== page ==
Respected crime writer Jay Robert Nash in his book, The Dillinger Dossier, lays out much information supporting the theory that Dillinger was not killed. He also contends that Chicago Police officer Martin Zarkovich; Louis Piquette, Dillingers' lawyer; his girlfriend, Polly Hamilton, and her friend, Anna Sage were all involved in the intricate plot. Might Polly Hamilton have made a date with Jimmy Lawrence to go to the Biograph, knowing that the FBI was waiting.


Other events also led to questions including the fact that The Indianapolis Star and the Little Bohemia Lodge received letters from a sender claiming to be John Dillinger in 1963. Later, a gun that had been on display for years at the FBI headquarters that was allegedly used by Dillinger against FBI agents outside of the Biograph Theater was proven not to belong to him. In fact, it had been manufactured years after his death. The original gun has never been recovered.


The FBI stood by its story, but, the rumors have long persisted. Some believe the FBI agents covered it up, fearing the wrath of J. Edgar Hoover, who told them to "get Dillinger or else." Alternatively, it may have been Hoover himself who was behind the cover-up. At the time, the Federal Bureau of Investigation was a relatively new agency and if they had shot the wrong man, it would have been the third innocent man killed in pursuit of Dillinger.




In 1984, the autopsy records were finally found by an office worker stuffed in a shopping bag in a corner at the old county morgue. Spurring renewed interest, an exhumation was even talked about, but, Dillinger's body had been buried under five feet of concrete and steel. In 2006, the Discovery Channel explored the case by bringing in a team of experts to examine the autopsy and other evidence. They concluded that it was, in fact, John Dillinger who was killed by the FBI.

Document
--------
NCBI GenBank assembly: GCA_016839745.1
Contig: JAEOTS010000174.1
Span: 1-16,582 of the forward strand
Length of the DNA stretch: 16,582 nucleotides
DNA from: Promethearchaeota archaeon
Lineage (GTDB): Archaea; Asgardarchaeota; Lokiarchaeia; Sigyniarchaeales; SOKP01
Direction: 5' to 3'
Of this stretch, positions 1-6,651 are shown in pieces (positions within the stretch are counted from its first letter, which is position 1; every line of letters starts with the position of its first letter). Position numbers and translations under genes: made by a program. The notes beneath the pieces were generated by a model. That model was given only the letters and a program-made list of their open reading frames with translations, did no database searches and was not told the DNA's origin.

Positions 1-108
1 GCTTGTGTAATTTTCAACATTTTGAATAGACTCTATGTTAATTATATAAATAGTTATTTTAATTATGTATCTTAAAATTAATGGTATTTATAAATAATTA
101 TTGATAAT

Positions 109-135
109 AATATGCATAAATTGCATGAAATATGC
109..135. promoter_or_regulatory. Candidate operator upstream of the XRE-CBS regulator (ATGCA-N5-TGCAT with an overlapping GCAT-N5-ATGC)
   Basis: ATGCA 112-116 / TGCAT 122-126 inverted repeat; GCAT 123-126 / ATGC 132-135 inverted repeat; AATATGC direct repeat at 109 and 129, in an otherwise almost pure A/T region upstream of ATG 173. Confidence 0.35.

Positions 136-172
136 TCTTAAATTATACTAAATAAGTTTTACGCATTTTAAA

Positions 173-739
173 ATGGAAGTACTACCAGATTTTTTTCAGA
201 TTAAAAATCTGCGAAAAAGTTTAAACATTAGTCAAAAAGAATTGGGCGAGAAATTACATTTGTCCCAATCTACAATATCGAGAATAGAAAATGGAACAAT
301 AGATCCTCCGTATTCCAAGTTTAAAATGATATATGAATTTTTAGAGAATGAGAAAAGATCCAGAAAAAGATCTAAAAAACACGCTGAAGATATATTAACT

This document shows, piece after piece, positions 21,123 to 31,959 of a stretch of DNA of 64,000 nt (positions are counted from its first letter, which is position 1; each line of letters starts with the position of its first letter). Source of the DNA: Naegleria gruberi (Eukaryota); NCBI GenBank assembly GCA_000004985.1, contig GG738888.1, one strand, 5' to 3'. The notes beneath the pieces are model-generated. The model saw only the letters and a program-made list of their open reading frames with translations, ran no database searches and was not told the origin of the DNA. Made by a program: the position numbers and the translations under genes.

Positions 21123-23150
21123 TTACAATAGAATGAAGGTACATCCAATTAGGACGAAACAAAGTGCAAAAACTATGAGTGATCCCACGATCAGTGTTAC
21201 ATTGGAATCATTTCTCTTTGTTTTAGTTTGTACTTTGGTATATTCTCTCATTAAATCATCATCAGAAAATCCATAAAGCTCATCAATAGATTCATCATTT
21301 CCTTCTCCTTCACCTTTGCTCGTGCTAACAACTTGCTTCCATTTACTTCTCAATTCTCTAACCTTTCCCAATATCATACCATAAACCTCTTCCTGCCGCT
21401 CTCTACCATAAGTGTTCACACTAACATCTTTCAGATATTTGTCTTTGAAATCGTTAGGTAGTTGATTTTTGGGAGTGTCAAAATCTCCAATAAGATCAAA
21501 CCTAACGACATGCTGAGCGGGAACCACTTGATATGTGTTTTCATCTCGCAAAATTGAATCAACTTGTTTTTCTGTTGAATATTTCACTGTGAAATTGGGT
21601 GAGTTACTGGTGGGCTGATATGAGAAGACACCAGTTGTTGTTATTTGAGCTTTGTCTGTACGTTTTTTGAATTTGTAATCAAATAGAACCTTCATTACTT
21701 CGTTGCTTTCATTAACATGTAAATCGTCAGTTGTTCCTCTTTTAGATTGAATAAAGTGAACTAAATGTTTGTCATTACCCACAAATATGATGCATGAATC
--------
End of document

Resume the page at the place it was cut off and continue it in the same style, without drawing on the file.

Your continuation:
So, if they are wrong, and he lived, what happened to the real John Dillinger? Some claim that he married and moved to Oregon, disappearing once again in the late 1940's never to be heard from again. Robert Nash; however, contends that Dillinger moved to California where he worked as a machinist under what would have been an early form of the witness protection program.


Legends of Hidden Loot


After serving some 9 years in an Indiana prison, Dillinger was paroled in May, 1933, the country was in the midst of the Great Depression and he had little prospect of finding employment. He soon returned to a life of crime, robbing his first bank on June 10, 1933. For the next year, he and his gang would rob at least a dozen banks, netting about $500,000, which would roughly equate to about $7 million in modern day currency. Though Dillinger lived large, and had to share the wealth with his partners in crime, that was a lot of money during the years of 1933-1934.